Perhaps surprisingly, some of the biggest buyers of business intelligence (BI) software are themselves manufacturers of technology. So why does the need to gain accurate business insights cause software providers such a big headache?
If you run an engineering business that focuses on delivering a specific solution, typically transactional based software, getting involved in building an analytical tool from the ground up is going to be a long hard road. You need a blend of technical skills at your disposal, data architects who know the different technologies that make up and touch your product, as well as an ability to visualise data in an engaging way. On top of this, if you have not got experience in doing this before - you are going to need to buy that skill in and that's not cheap.
The trouble is you know that your customers always want more information. Providing reports on demand can start as a way to enrich the customer experience, and may add some service revenue, but it is fundamentally a distraction from what makes your product shine in the market. You can quickly end up with expensive technical resource, continually trying to satisfy customers’ unquenchable thirst for knowledge. This gets increasingly difficult to keep pace with and customers can quickly become frustrated. Every report answers a question, which prompts another question, which in turn leads to more reports. The worst part is, very little of what is created is usable elsewhere - which is the whole point of having a software company, right? You build it once and sell it as many times as you can; this essentially determines your company’s value.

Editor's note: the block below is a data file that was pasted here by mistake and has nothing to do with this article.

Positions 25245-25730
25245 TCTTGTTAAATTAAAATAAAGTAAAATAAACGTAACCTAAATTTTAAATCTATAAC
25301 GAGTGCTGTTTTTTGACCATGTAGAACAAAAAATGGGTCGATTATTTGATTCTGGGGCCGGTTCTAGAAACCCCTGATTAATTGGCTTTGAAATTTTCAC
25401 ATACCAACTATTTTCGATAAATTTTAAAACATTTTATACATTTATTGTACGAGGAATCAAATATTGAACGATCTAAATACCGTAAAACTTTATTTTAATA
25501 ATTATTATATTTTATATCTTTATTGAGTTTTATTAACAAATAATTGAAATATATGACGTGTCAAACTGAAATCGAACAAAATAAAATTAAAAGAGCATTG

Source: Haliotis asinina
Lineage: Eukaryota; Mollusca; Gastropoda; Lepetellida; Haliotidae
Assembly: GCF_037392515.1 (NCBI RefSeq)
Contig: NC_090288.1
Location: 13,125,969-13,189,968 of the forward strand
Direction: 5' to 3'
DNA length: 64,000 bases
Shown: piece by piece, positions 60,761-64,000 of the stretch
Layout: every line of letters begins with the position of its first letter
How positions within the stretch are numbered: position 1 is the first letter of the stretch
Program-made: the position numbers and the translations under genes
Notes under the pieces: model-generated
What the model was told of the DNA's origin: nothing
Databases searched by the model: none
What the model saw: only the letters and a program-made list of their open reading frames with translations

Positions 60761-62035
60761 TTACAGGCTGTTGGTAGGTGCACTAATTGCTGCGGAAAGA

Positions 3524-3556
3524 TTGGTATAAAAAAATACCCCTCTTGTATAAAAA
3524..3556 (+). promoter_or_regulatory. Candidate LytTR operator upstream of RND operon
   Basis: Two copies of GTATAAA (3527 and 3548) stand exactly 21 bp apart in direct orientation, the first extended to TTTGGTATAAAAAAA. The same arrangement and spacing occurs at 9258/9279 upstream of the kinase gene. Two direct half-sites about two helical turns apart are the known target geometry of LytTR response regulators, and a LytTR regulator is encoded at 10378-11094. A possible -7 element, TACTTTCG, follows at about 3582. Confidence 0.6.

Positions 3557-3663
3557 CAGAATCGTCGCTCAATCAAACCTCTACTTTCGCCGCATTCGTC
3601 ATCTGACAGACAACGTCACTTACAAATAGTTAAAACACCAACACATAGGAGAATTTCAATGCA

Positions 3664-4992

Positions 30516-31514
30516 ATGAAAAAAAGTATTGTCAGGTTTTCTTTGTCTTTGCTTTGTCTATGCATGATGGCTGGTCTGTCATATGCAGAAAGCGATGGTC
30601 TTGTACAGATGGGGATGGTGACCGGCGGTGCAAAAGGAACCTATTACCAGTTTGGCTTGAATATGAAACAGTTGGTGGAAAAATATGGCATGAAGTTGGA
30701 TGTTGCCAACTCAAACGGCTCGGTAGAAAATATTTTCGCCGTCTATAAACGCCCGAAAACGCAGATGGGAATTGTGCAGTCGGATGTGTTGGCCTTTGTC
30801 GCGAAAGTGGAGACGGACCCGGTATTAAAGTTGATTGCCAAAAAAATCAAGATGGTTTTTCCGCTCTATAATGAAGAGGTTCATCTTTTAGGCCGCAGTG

A simple solution to your problem is to take the ‘Blue Peter approach’ i.e. find one that someone 'made earlier'. Sure it has a cost, but you can get that back time and time again by building dashboards once and re-selling them. The cherry on the top is it makes your customers stickier and they are spending cash with you, not some johnny-come-lately.
The next step for software companies is to choose which business intelligence provider is most able to meet their needs. How to best go about doing this will be covered in upcoming posts on this blog.
Chris Mason - Business Intelligence Specialist, Access Group.